The campus has grown far beyond its old boundaries, and Jim and I thought we should make the area feel and look safer, more comfortable and pleasant for students and visitors, comments Ramsey. For students, this is their home away from home.
Beginning the Process
The effort to beautify the Belknap campus began in 2003 when the university received a $1-million grant from the Kentucky Transportation Cabinet to improve traffic and pedestrian flow and to reduce accidents in the campus area. The grant funded security lights, new sidewalks, signs, treed medians, a new bus stop and plantings along the campus’ major thoroughfares and gateways.
Better definition of campus boundaries has been another goal of the effort. Sometimes it was hard to tell when you were on campus and when you weren’t, says Ramsey, so we had to find ways to tell people where they were.
Making a Proper Introduction
For instance, the main entryway to campus had no prominent signage. Now, a sleek concave concrete wall announcing University of Louisville hugs the ground between the entrance’s familiar brick columns. Flowers and other plants encircle the wall, which is brightly lit at night.
Raising general campus spirit was another of Ramsey’s goals.
Images of the university’s mascot, circular Cardinal head medallion paintings adorn the sidewalks, underpasses and streets on campus. Louisville Legends banners on the streetlights serve the multiple purposes of raising school spirit, honoring prominent people in the community and directing the eye away from decaying portions of the street. Large, two-story banners hanging from buildings around campus honor university accomplishments.
Recognizing the Benefits
The campus beautification effort has had a positive impact on student recruitment, retention and morale.
It definitely makes you feel more proud to be here, says sophomore Ashlee Lonnemann, of the initial beautification efforts. It adds to the sense of community.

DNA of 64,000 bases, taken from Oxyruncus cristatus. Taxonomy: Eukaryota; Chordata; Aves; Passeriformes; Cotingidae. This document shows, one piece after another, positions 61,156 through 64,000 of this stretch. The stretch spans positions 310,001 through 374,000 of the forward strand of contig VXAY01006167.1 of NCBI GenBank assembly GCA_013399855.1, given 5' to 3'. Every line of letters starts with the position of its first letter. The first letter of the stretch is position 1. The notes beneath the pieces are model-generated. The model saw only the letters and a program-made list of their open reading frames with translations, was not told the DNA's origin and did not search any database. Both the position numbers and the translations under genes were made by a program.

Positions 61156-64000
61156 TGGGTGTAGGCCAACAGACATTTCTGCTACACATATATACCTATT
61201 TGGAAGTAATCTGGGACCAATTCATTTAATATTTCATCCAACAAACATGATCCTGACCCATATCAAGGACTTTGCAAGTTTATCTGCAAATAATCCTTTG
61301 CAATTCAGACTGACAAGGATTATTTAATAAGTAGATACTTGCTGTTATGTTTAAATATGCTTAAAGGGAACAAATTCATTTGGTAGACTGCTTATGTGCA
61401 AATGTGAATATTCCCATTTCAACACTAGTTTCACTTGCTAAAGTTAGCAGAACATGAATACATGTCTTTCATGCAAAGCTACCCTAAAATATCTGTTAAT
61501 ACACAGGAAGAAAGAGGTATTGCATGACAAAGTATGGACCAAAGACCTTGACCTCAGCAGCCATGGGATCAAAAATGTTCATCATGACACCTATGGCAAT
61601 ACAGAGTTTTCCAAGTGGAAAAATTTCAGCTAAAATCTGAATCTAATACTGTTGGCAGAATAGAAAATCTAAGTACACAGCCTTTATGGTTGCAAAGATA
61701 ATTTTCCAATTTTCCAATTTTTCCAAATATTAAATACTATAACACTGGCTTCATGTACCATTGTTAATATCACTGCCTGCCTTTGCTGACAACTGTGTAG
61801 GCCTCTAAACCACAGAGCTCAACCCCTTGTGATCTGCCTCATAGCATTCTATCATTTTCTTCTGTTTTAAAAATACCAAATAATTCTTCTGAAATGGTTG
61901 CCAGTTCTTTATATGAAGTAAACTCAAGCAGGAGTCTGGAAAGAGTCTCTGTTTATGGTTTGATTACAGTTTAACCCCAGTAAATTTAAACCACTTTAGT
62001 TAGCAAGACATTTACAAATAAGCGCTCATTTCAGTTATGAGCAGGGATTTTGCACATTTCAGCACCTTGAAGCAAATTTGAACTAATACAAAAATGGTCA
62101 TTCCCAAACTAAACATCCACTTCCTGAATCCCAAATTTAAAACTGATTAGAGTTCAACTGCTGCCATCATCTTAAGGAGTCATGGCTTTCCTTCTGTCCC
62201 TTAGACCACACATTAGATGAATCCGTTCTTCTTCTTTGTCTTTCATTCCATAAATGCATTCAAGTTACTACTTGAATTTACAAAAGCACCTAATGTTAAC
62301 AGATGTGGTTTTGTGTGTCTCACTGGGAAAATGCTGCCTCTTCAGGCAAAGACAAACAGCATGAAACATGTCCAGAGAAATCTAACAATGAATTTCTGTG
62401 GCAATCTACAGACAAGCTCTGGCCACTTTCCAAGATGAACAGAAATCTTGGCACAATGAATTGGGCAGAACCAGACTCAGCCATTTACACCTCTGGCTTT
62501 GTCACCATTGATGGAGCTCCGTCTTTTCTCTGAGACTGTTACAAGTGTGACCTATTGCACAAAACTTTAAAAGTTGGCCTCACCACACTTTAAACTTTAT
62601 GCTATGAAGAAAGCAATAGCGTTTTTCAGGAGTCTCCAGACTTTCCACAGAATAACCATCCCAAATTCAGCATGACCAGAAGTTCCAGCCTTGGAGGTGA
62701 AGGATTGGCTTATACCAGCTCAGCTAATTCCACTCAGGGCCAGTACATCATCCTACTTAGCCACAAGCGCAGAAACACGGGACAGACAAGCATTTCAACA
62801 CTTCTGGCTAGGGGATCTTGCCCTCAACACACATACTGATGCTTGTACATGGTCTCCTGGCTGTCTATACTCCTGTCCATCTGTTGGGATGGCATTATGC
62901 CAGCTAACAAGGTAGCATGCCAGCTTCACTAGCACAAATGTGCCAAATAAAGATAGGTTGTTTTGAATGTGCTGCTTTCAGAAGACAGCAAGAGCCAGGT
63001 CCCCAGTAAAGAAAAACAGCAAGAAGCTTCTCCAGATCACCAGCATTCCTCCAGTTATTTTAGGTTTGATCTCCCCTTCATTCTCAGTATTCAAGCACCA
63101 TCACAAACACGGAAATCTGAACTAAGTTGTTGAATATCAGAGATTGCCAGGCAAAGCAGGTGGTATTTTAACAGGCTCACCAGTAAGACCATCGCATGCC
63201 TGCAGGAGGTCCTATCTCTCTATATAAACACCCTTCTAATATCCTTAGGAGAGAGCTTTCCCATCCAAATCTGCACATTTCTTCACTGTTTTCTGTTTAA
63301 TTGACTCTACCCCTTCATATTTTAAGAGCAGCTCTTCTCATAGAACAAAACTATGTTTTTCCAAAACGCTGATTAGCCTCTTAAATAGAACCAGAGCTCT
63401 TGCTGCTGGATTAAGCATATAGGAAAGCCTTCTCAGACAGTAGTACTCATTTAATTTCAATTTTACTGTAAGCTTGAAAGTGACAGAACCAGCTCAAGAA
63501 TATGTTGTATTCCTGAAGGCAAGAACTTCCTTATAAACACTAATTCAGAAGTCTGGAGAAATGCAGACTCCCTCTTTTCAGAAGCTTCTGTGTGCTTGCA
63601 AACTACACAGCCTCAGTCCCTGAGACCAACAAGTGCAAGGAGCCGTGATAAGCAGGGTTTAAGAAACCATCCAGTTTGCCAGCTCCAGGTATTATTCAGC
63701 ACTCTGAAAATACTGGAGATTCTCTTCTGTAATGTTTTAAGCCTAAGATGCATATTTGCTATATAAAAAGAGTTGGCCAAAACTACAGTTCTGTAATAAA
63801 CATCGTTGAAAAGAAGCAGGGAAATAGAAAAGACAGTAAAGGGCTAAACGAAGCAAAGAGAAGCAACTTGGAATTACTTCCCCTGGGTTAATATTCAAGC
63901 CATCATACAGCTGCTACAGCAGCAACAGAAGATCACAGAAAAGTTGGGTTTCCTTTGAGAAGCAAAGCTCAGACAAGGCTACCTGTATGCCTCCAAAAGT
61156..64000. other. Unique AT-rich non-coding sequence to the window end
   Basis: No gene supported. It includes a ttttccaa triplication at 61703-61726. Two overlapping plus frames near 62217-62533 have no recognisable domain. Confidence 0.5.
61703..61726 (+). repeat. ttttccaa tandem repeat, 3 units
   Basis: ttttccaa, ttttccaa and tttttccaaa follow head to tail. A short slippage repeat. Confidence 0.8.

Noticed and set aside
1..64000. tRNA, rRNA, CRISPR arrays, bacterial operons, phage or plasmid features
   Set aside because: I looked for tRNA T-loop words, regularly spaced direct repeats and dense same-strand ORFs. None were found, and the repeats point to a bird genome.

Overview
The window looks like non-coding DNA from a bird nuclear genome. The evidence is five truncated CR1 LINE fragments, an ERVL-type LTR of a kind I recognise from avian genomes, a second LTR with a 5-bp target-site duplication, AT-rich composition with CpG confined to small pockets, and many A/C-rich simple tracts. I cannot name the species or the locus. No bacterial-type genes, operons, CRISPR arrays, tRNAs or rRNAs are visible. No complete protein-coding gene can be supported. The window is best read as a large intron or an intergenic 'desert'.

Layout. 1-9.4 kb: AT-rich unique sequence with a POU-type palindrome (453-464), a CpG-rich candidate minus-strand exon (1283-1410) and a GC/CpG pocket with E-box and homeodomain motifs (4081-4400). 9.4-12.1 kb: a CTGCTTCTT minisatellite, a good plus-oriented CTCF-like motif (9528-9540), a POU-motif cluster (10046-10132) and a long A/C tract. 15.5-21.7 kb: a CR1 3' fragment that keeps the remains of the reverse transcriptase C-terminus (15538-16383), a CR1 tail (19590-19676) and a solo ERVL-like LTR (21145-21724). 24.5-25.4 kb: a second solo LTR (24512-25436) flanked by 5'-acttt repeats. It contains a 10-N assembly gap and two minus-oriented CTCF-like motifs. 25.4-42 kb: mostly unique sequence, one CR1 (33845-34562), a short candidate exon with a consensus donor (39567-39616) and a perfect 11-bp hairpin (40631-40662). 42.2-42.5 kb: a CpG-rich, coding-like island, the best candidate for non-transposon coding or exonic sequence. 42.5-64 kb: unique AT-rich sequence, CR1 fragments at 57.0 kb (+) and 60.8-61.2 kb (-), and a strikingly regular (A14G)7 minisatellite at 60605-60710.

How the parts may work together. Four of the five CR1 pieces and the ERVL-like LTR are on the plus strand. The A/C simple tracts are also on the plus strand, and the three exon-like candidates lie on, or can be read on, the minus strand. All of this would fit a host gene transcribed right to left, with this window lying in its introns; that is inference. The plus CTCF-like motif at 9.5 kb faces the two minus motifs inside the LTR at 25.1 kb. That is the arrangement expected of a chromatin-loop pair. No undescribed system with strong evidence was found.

"This is something that makes such a big difference, says senior Brian Foltz. It really livens up the campus and surrounding area. The pride that things like this instill in the community is great.
We’ve started on cosmetic things we could do cheaply and quickly, and as we go along and raise more money we can look at larger projects and improvements, comments Ramsey.
Continuing the Process
Bricks from the razed Parkway Field wall — home to professional baseball in Louisville for much of the first half of the 20th century — are being packaged inside glass and wood cases and being sold as memorabilia to help fund the ongoing campus beautification efforts. Johnny Unitas, Babe Ruth, Lou Gehrig and other past users of the field give the bricks a historic significance.
We’ve got a lot more ideas than money right now, Ramsey says. But I see campus beautification as a never-ending project. We want to make the whole area nice and keep it that way.
Reprinted with permission from the University of Louisville. Contact Kevin Hyde, editor of UofL Magazine, at Kevin.Hyde@louisville.edu.
In the ongoing beautification of Belknap, other improvements include the following.
Painting campus area underpasses and overpasses in school colors with the added touch of Cardinal Bird heads.
Removing the old Parkway Field wall and running track and re-dedicating the newly grassed and lit field as a multi-use sports field for students.
Working with representatives from the mayor’s office, the Louisville Housing Authority, railroad officials and other community leaders to plan long-term cleanup and improvements in surrounding neighborhoods.
Placing two-story banners on various campus buildings touting proud U of L achievements, such as NCAA victories and acquisition of the libraries’ two-millionth volume.
Adding pole banners to the interior areas of the campus.
Removing obstructive metal fences along I-65 and placing signs directing tourists to area attractions, such as the planetarium, Pap John’s Cardinal Stadium and Churchill Downs.